Spare Battery Charging ................................................................................................................. 6-9

Battery Charging Indicators ........................................................................................................... 6-10

Charging Temperature ............................................................................................................. 6-10

Attaching and Removing the MSR ................................................................................................. 6-11

Using the MSR ............................................................................................................................... 6-11

Getting Started ............................................................................................................................... 6-13

Installation ...................................................................................................................................... 6-13

Removal ............................................................................................................................................... 6-13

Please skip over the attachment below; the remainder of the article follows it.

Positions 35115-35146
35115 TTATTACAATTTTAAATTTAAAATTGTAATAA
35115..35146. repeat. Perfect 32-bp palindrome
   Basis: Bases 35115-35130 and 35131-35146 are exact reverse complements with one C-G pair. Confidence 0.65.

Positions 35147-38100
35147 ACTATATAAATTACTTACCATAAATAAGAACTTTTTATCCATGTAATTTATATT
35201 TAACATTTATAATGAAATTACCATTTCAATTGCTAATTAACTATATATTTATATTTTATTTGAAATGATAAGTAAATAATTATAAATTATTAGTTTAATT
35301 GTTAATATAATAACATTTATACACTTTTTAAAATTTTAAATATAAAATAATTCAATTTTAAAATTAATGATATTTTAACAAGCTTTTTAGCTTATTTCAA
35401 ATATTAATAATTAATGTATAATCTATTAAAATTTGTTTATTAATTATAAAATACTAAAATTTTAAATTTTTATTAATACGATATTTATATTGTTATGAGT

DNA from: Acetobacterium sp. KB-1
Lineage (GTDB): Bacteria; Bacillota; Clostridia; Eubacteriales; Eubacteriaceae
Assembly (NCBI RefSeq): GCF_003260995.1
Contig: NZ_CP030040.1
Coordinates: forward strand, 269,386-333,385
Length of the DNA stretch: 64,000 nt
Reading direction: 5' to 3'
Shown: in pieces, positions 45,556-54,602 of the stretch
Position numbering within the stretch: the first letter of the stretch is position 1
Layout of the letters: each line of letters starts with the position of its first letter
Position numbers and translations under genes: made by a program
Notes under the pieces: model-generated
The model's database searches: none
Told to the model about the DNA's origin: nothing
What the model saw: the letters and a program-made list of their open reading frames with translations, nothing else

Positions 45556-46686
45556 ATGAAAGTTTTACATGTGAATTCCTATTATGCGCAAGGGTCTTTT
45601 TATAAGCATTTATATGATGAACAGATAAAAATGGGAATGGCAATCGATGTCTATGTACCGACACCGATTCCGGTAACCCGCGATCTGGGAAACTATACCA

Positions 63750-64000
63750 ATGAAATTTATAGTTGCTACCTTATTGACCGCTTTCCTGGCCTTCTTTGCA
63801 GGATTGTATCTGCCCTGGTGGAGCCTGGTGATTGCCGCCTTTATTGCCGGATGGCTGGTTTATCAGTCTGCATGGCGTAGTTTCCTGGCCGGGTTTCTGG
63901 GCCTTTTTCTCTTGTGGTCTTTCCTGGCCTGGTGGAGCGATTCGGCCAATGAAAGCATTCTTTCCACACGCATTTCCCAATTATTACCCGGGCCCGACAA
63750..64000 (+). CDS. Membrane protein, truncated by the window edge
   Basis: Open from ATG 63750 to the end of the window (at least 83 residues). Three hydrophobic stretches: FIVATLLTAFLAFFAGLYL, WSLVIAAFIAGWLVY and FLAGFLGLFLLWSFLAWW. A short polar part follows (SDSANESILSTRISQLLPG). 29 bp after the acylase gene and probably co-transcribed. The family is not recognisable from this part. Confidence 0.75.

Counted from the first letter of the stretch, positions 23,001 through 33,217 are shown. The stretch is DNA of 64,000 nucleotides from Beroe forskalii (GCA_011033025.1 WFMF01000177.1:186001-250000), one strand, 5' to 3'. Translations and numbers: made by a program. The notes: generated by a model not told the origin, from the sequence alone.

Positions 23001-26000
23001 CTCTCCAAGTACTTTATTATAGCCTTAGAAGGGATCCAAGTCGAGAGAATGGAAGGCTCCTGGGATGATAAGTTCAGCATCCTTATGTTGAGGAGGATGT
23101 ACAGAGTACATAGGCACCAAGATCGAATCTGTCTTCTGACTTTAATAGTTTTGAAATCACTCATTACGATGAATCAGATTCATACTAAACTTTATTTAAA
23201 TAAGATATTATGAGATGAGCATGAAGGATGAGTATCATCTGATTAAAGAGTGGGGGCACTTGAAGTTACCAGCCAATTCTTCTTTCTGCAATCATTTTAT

Credit Card Transactions ............................................................................................................... 6-14

Debit Card Transactions ................................................................................................................ 6-14

Keypad ........................................................................................................................................... 6-15

Display Messages .................................................................................................................... 6-16

Check the DCR Battery Level ........................................................................................................ 6-16

Installation ...................................................................................................................................... 6-18

Removal ............................................................................................................................................... 6-18

Credit Card Transactions ............................................................................................................... 6-19

Debit Card Transactions ................................................................................................................ 6-19

Chip and PIN Transactions ............................................................................................................ 6-20

Keypad ..................................................................................................................................... 6-20

Display Messages .......................................................................................................................... 6-21

Battery Charging and Operating Power ......................................................................................... 6-24

LED Charge Indications ................................................................................................................. 6-25